The revered 69-year-old American director Michael Mann is serving as president of the Venice Film Festival international jury. It’s a prospect he is relishing. No, he has never done jury service before. However, he’s on the Foreign Language Film committee for the Oscars. “They are the best three days of the year!” he enthuses of the period in which he watches the short-listed films. “It’s a total immersion in cinema.”
The American is a huge cinephile, with wide-ranging tastes and enthusiasms. Last month, when he contributed his Top 10 to Sight & Sound magazine’s Greatest Films Of All Time poll, he raised eyebrows by choosing James Cameron’s Avatar as one of the benchmarks in cinema history.
“We are experiencing them (films) in the present. One isn’t certain about relevance in the present. Sometimes, things that are tremendously important are historically totally disregarded,” says Mann about the tendency to value older movies more highly than newer ones. He strongly disputes the idea that historical perspective is needed to assess a film’s significance. “I don’t think that way. I am excited by innovative modes of storytelling. Whether it’s last year’s Incendies by Denis Villeneuve, this year’s Bullhead by Michael Roskam or the Iranian film A Separation, I am fascinated by how narrative evolves.”
As for Avatar, he sees Cameron’s 3D opus as “an amazing accomplishment. It doesn’t resonate on so many levels of our perception without having real harmonic patterns of design...the scholarship in the film is way overlooked. He didn’t spend seven or eight years writing it for nothing.”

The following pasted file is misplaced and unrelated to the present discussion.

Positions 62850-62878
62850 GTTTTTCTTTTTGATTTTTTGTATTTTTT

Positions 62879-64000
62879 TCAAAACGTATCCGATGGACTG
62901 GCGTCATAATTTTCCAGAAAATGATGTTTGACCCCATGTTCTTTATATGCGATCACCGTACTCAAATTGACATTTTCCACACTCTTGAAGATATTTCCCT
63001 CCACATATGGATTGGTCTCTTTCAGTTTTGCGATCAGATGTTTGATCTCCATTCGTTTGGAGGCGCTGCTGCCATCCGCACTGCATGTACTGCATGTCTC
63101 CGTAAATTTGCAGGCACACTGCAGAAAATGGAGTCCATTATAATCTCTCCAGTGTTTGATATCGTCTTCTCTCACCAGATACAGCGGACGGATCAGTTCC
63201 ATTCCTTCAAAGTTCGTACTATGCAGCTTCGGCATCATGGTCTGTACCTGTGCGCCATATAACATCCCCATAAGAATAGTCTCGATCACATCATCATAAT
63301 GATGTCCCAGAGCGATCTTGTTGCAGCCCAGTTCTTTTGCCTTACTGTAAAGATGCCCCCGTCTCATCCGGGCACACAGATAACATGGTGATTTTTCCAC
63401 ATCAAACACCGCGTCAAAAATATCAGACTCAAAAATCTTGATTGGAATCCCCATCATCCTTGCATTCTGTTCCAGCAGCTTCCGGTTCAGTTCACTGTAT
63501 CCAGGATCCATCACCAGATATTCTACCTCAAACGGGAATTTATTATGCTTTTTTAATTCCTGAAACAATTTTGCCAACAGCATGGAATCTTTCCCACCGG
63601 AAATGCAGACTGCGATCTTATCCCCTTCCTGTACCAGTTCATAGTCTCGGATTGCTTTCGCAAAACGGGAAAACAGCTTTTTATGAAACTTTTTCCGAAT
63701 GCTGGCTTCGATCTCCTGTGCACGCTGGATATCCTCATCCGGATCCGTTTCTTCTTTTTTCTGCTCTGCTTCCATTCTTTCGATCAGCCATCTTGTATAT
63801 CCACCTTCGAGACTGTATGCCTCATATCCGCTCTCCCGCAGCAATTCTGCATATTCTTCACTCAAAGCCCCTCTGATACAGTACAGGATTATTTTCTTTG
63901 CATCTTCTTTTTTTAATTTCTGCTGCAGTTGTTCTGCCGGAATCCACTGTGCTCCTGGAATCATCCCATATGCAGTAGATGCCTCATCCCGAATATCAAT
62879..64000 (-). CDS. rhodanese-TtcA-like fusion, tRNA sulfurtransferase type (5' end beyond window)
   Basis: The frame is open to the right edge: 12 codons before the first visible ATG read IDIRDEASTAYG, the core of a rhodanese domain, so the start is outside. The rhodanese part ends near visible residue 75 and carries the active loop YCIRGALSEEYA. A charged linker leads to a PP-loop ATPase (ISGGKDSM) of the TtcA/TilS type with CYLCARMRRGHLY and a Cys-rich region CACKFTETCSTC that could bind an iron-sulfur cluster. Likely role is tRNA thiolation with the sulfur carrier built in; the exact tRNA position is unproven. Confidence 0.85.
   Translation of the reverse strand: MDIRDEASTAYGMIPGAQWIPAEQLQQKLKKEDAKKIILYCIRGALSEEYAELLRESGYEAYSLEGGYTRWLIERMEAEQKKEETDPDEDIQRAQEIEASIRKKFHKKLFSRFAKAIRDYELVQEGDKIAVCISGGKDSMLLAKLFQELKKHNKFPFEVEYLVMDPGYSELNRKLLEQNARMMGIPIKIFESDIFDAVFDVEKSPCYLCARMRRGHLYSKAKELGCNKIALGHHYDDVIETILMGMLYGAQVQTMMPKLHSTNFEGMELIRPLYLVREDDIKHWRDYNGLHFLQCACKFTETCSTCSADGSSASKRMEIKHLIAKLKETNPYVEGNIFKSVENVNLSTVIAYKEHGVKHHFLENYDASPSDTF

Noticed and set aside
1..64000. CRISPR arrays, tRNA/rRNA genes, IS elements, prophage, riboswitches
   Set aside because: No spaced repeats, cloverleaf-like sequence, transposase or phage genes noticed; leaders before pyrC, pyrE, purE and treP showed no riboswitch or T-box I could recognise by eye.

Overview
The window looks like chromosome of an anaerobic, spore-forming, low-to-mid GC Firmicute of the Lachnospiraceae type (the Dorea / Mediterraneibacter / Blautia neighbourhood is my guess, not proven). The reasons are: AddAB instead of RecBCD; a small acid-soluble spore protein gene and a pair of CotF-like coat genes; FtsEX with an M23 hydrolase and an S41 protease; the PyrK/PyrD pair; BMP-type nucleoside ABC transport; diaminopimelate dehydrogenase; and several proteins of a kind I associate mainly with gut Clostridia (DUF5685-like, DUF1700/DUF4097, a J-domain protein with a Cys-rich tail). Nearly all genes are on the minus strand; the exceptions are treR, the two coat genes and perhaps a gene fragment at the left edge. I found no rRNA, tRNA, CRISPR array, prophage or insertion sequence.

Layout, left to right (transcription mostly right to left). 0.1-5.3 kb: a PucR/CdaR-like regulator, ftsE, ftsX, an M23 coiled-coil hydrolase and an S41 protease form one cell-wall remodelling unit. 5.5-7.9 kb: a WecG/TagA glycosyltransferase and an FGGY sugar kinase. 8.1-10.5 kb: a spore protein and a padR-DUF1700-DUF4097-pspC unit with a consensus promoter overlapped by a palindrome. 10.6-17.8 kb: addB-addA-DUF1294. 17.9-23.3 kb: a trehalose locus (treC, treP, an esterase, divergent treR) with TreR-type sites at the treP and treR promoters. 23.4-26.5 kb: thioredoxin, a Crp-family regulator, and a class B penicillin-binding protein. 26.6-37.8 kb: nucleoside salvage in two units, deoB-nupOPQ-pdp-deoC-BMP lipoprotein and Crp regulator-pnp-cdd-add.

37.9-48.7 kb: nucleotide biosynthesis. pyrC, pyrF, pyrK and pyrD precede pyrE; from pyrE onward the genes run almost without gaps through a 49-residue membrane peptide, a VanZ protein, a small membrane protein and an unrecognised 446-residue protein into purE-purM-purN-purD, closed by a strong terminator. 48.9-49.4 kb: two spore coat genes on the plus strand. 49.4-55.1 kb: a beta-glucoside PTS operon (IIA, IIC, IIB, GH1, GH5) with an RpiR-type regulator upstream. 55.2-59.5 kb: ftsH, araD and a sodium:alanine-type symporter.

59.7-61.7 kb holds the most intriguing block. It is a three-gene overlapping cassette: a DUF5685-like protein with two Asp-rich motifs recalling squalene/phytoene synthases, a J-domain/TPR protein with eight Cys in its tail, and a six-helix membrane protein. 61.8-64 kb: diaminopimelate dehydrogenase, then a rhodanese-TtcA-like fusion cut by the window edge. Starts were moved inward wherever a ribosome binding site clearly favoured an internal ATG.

Mann is best known for making noirish, hardboiled crime movies including Heat (1995) starring Robert De Niro, The Insider (1999) with Al Pacino, and Miami Vice (2006) starring Colin Farrell and Jamie Foxx as police detectives Crockett and Tubbs. However, he is currently hatching a film that promises to be in a completely different register. He is in the early stages of preparing a medieval epic about the Battle of Agincourt, based on Bernard Cornwell’s novel Azincourt.
Mann hasn’t directed a movie since Public Enemies in 2009. But he has remained busy, producing HBO’s gambling drama Luck, and his daughter, Ami Canaan Mann’s film, Texas Killing Fields. He is also executive producer on Witness, an HBO series about combat photographers. One of the four films, Witness: Libya, will be screening in Venice.
Venice Film festival runs until 8 September (www.labiennale.org)